Not quite the words that came to mind, but this is exactly what came to my mind.I agree with Saxmanjack. You are worrying too much over a one-off gig. Just enjoy being a sideman for a night and do your best. The "name brand" guy is probably mostly interested in the rhythm section to back him up not sax. He probably doesn't really care what you are playing as long as you aren't stepping all over him. Play minimally to accompany him and don't try for the attention you usually get. Just be friendly. Network with the big shot a little. The experience could help your musical career. If he is really good you might absorb something artistic from the experience also. Have fun rather than being miserable.
Some Rock stars. Fats Domino, Chuck Berry would expect you to know the parts (especially as they weren't written down ofd course). Others pay for rehearsal when you are expected to learn a show (e.g. Joe Jackson, Richard Thompson etc.)It's rock star behavior, plain and simple.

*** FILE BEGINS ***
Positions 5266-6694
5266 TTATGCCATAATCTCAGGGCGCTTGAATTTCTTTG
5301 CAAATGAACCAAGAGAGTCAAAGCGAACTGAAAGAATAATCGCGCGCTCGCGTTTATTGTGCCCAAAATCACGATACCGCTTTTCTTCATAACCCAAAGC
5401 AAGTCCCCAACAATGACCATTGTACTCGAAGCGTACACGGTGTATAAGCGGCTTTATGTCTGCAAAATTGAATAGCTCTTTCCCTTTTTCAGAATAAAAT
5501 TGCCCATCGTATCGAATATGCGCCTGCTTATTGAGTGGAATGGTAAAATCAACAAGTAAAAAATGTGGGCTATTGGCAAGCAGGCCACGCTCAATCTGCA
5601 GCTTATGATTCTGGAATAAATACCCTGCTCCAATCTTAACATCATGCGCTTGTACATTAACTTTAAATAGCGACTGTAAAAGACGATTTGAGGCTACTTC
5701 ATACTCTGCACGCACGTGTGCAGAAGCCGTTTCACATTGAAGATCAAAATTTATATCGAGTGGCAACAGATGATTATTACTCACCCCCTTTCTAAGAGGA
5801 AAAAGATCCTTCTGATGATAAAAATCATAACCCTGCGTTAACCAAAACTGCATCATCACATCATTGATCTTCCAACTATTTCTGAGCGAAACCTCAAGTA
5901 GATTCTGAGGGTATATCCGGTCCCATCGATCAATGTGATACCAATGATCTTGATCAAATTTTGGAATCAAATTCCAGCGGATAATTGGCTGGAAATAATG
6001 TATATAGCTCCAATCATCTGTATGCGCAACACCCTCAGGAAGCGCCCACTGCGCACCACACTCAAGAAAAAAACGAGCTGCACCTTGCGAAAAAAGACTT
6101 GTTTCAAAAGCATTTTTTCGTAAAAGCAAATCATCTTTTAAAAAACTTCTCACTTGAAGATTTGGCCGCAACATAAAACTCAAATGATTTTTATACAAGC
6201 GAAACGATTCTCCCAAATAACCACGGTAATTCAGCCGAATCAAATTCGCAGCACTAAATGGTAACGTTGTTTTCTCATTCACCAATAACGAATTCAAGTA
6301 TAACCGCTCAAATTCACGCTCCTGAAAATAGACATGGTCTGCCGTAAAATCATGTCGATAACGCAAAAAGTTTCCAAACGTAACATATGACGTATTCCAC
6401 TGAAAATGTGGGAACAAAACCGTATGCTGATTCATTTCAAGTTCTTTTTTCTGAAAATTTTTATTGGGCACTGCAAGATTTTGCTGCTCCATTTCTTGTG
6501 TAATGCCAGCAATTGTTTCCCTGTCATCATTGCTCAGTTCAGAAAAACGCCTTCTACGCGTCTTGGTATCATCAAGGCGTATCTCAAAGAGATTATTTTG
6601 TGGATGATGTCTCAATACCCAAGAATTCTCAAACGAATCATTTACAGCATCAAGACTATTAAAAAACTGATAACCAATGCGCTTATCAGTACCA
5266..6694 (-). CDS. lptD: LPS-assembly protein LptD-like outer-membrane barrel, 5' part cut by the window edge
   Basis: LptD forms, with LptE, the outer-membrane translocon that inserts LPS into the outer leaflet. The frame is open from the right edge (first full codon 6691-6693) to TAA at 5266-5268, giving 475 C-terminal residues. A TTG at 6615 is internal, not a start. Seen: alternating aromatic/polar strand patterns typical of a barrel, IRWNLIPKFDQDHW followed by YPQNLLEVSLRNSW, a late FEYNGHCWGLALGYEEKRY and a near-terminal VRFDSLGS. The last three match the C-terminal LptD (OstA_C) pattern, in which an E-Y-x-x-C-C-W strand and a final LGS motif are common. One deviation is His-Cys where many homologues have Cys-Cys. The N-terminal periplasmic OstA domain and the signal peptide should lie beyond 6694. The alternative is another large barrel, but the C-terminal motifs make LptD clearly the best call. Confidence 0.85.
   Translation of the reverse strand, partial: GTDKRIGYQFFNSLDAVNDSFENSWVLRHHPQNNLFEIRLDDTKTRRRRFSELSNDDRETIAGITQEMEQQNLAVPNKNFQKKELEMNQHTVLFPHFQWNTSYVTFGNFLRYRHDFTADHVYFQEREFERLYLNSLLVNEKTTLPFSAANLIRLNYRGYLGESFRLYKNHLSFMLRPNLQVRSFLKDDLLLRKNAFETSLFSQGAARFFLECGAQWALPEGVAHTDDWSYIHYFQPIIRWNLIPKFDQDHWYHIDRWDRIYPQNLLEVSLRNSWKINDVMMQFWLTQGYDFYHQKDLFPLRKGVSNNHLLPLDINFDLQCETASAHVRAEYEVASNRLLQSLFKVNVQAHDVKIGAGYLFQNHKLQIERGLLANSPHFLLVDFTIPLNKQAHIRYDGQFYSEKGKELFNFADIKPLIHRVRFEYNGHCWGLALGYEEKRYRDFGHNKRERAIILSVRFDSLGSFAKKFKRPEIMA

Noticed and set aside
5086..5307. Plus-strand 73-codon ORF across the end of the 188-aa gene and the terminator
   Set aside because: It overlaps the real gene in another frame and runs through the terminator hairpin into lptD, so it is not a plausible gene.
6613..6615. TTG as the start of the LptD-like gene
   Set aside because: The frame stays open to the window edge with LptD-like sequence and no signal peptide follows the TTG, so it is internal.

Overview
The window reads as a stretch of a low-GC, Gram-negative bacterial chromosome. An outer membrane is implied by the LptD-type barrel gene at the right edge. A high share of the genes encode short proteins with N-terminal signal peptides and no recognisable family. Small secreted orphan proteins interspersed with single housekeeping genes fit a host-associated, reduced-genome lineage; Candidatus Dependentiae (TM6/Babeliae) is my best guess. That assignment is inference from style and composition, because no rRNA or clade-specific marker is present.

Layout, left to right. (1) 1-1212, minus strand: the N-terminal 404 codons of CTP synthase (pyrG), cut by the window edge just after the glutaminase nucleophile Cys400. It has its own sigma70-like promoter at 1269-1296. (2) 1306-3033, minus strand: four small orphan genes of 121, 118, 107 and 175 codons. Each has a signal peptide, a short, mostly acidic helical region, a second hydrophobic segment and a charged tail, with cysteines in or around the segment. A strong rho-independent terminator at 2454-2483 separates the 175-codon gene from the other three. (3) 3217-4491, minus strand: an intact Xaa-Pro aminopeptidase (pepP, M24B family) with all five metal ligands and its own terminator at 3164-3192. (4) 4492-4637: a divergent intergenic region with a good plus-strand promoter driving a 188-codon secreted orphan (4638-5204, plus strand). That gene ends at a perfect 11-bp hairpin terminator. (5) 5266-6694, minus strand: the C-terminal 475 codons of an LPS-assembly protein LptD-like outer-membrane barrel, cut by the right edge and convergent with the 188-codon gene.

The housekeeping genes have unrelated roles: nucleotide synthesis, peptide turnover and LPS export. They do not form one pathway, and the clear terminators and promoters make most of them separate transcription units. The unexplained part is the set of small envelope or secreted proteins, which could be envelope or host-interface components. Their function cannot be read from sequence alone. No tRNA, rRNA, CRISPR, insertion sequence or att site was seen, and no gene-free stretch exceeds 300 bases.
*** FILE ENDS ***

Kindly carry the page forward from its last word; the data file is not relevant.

Somehow I missed this post earlier on in the thread. If this is the case, then yeah, I'd want to know the parts I'm expected to play.Much of it is harmony parts with the lead line. Great arrangements just very specific to his tunes.
I'd say this comes under being paid for your time transcribing and/or learning. Don't forget the original question is asking what working pros do. For all working pros I know, time = money. Although I may often do things pro bono if I want to, I don't expect other pros to learn something without being paid for rehearsal or learning in their own time.Unless the gig is as it sounds to me. Listen to the songs and learn where to fill the holes.
Great. Sounds like all went well (aside from difficulty hearing yourself) and it was a good experience. Thanks for sharing!It played out as I expected. The band received charts and recordings. Quick run through of the material 2 hours before the show with the artist to hash out set-list. He just wanted the group to play the charts (Regardless of any live videos) - keeping it simple but wait for cues to move from section to section. I played 3 original tunes out front with the group and came back at end to play over some Pop Medley - poorly trading 4's which was exciting (but difficult to hear myself - also expected)